Historically, India’s equity market has been dominated by the Financials sector, and this is also true of the S&P BSE SENSEX. The weight of Financials in the index before the October 2018 changes was 41.5%. It increased by 1.3% to 42.8% on account of the inclusion of Bajaj Finance. The Industrials sector noted a fall of 0.9% in sector weight with the exclusion of Adani Ports and Special Economic Zone.

Exhibit 2: GICS Sector Weights since S&P BSE SENSEX Methodology Change
Communication Services 1.13 1.12 0.0
Consumer Discretionary 8.14 8.02 -0.1
Consumer Staples 10.19 10.04 -0.2
Energy 12.06 11.88 -0.2
Financials 41.50 42.80 1.3
Health Care 1.28 1.26 0.0
Industrials 5.63 4.77 -0.9
Information Technology 13.56 13.72 0.2
Materials 3.90 3.85 -0.1
Utilities 2.59 2.55 0.0
Total 100.0 100.0

Source: Asia Index Private Limited. Weights as of Dec. 21, 2018. Table is provided for illustrative purposes.

The S&P BSE SENSEX, India’s most tracked bellwether index, is designed to measure the performance of the 30 largest, most liquid, and financially sound large-cap companies across key economic sectors of the Indian economy. The index represents approximately 44% of BSE-listed companies in terms of total market capitalization. It follows a free-float-adjusted, market-cap-weighted methodology and is reviewed semiannually in June and December.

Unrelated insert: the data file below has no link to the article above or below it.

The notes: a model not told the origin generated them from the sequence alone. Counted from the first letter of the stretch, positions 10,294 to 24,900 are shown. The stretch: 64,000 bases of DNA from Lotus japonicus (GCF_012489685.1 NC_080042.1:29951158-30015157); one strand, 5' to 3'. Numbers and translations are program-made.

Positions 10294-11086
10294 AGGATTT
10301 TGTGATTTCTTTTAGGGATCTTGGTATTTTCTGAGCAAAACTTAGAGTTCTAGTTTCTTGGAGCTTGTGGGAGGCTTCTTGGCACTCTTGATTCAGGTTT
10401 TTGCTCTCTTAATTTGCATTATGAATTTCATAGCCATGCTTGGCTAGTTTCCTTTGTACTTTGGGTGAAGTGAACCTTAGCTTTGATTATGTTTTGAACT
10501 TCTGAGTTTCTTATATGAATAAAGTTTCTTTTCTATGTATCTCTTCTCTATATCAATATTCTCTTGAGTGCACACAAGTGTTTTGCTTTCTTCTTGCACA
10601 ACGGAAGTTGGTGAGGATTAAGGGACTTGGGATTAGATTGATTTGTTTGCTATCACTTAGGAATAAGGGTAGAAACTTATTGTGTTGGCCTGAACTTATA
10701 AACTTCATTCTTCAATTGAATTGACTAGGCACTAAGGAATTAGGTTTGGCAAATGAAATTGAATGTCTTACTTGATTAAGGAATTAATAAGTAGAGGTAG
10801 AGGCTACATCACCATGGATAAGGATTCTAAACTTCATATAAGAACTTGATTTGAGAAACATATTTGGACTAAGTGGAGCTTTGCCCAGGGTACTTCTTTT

[1] For detailed methodology please visit

The posts on this blog are opinions, not advice. Please read our Disclaimers.

Market Conditions Favored Government Bond Funds in Second Half of 2018

Contributor Image
Hong Xie

Former Senior Director, Global Research & Design

S&P Dow Jones Indices

The SPIVA® U.S. Year-End 2018 Scorecard shows a reversal of the relative short-term performance of fixed income funds at the end of 2018 from six months prior. Combined with the interest rates move, this might shed some light on understanding the duration positioning of active funds.

We focus on government bond funds for our analysis, since duration positioning is the most important directional exposure for this type of strategy. Exhibits 1 and 2 show changes in interest rates alongside the relative performance of government bond funds as compared to their benchmarks, using one-year gross returns.

When the bond markets changed direction from a sell-off in the first half of 2018 to a rally in the second half, the percentage of short and intermediate bond funds underperforming their benchmarks increased significantly, from 22% and 11%, to 52% and 65%, respectively. At the same time, the reverse happened to long-end government bond funds. These quick inversions of performance may indicate that most short and intermediate bond funds were underweighting duration going into the second half, and the ensuing bond rally caught active bond managers by surprise.